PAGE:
Repeat of election problems possible
The state says it has resolved glitches from the primary
Election experts say the problems that Hawaii experienced during the Sept. 23 primary, with precinct workers not showing up and difficulties with new technology, are occurring all over the country, and some experts are predicting more of the same next Tuesday.
However, Office of Elections spokesman Rex Quidilla said he is optimistic the problems will not be repeated next week, even though the state is still looking for more poll workers.
Want to work on Election Day?
The hours are long -- 5:30 a.m. until about 7 p.m.
The pay ranges from $85 for most precinct workers to $175 for large precinct chairs.
But most people who work on Election Day don't do it for the money. It's about helping your community, said Doreen Tanaka, who helps train election workers.
"It's a really nice time to get to know who your friends and neighbors are," she said.
To sign up, call the Office of Elections at 453-VOTE (8683).
There is one last training class scheduled before next week's elections. It will be held tomorrow night at 6:30 p.m. at the state Capitol Auditorium.
Judy Gold, the precinct operations coordinator for the state Office of Elections, said hundreds of people signed up after stories appeared last week about the state being short 400 workers. But she said workers are still needed at scattered precincts on Oahu -- notably at Holy Trinity Church, Aina Haina Elementary School and Kahala Elementary School.
"This (recruiting election workers) is always a challenge, not just for the state of Hawaii, but nationally," Quidilla said. "It's been an incredibly difficult task."
In the primary, six polling places opened late because precinct chairs didn't show up, and election results were delayed because of difficulties confirming polling sites had closed, and combining results from two different election systems and companies -- the direct recording devices from Hart Intercivic and the optical-scan paper ballots from Election Systems and Software.
R. Doug Lewis, executive director of the Election Center, a nonprofit group that provides training for elections officials, said Hawaii's experience in the primary is not surprising.
Finding enough poll workers is a chronic problem across the country, especially in cities, Lewis said.
Quidilla emphasized that the state has filled all the precinct chairperson positions, which should mean all voting places will be able to open on time.
He acknowledged that going into the primary, the Office of Elections thought it had enough workers, then found itself short when people didn't show up.
About 3,500 poll workers are needed statewide to run the election, 2,600 on Oahu, Gold said.
Since the Sept. 23 primary, the state has been trying to call all of the poll workers who have signed up to make sure they will show up on Tuesday.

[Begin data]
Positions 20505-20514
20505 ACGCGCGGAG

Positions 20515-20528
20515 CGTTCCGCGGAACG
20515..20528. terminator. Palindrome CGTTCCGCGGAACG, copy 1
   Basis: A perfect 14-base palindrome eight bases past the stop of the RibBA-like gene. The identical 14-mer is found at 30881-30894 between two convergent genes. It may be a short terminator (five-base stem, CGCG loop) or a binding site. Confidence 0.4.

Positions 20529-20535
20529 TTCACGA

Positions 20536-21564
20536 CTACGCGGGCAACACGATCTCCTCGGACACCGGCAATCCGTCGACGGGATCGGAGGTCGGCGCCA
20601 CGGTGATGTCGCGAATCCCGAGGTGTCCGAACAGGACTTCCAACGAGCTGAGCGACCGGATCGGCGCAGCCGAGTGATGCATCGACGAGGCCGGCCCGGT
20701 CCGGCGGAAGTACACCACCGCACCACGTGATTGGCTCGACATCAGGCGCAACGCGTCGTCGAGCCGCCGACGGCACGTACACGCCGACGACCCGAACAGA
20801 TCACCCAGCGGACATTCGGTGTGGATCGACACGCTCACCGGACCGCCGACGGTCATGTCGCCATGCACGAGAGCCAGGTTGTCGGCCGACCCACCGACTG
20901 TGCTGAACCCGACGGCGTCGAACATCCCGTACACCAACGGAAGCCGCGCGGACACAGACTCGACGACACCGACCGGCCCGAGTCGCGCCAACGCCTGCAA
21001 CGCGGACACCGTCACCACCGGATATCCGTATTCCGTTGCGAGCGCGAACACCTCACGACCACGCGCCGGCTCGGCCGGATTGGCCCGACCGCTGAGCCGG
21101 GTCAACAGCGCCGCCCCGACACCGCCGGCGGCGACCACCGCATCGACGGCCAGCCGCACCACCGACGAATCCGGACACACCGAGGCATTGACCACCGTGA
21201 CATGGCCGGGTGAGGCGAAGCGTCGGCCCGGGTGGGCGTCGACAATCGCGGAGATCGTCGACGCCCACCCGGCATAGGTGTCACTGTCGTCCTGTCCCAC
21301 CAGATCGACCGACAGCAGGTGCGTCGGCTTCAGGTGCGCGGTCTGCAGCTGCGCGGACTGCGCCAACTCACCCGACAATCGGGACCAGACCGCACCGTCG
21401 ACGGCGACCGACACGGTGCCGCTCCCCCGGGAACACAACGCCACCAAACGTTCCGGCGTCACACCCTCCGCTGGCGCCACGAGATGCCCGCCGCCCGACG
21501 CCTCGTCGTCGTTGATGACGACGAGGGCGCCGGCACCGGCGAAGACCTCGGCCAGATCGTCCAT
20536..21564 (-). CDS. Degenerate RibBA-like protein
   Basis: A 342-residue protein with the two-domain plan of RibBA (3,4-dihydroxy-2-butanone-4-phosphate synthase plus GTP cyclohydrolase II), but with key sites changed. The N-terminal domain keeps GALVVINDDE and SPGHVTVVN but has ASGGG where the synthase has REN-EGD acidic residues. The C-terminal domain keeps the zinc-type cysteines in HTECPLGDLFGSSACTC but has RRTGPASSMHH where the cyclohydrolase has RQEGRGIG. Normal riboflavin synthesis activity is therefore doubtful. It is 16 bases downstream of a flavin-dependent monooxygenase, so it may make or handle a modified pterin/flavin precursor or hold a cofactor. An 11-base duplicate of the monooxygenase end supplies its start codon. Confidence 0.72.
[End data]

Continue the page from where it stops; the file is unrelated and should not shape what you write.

Doug Chapin, director of electionline.org, a nonpartisan group that monitors election reform efforts, said the Help America Vote Act of 2002 has made elections more complicated, increasing the potential for problems.
"Whenever you are putting new people in new places with new machines, there's always the possibility something won't go right," Chapin said. "I'd be very surprised if we didn't see more of it in November."
FL MORRIS / FMORRIS@STARBULLETIN.COM
The state Office of Elections held a training class for voting precinct volunteers Wednesday at Kalani High School. Volunteers listened as trainer Doreen Tanaka gave instruction.
The state has used the Election Systems and Software paper ballot machines since 1998, and the Hart InterCivic eSlate electronic machines since 2004.
But this was the first year printers were added to the eSlate machines, and the first year Hart InterCivic was charged with compiling the results.
Neil McClure, a vice president at Hart InterCivic, said the problems that delayed results during the primary had nothing to do with the machines or the new printers.
He said the primary election results required information on voter turnout by political party, which his company had not done in other elections.
"We needed to verify the results," McClure said.
In the general election, those statistics will not be part of the result. In addition, McClure said Hart InterCivic has been working with the state and Election Systems and Software to make sure election results will be timely on Tuesday.
"Voting is an intensely human process. Tens of millions of voters meet tens of thousands of poll workers. There's going to be opportunities for problems to arise," Chapin said.
To make sure Hawaii's election workers know what to do, the state runs training classes, which are mandatory for all election workers. Precinct chairs must attend an additional class where they get hands-on training on opening and closing polling places.
About two dozen people were at a training class at Kalani High School last week for precinct officials.
Despite a few technical problems with a slide show, trainer Doreen Tanaka went through the procedures in the 140-page election manual in less than 90 minutes, followed by an open-book quiz.
The procedures are not overly complicated, but they are detailed and come with a checklist for each person's role during Election Day.
Tanaka emphasized that it is important that elections workers have a good attitude on Election Day, so that voters will want to return.
"If you don't have a positive experience, it will show," she said. "And you may not want to come back in two years. And we want you to come back."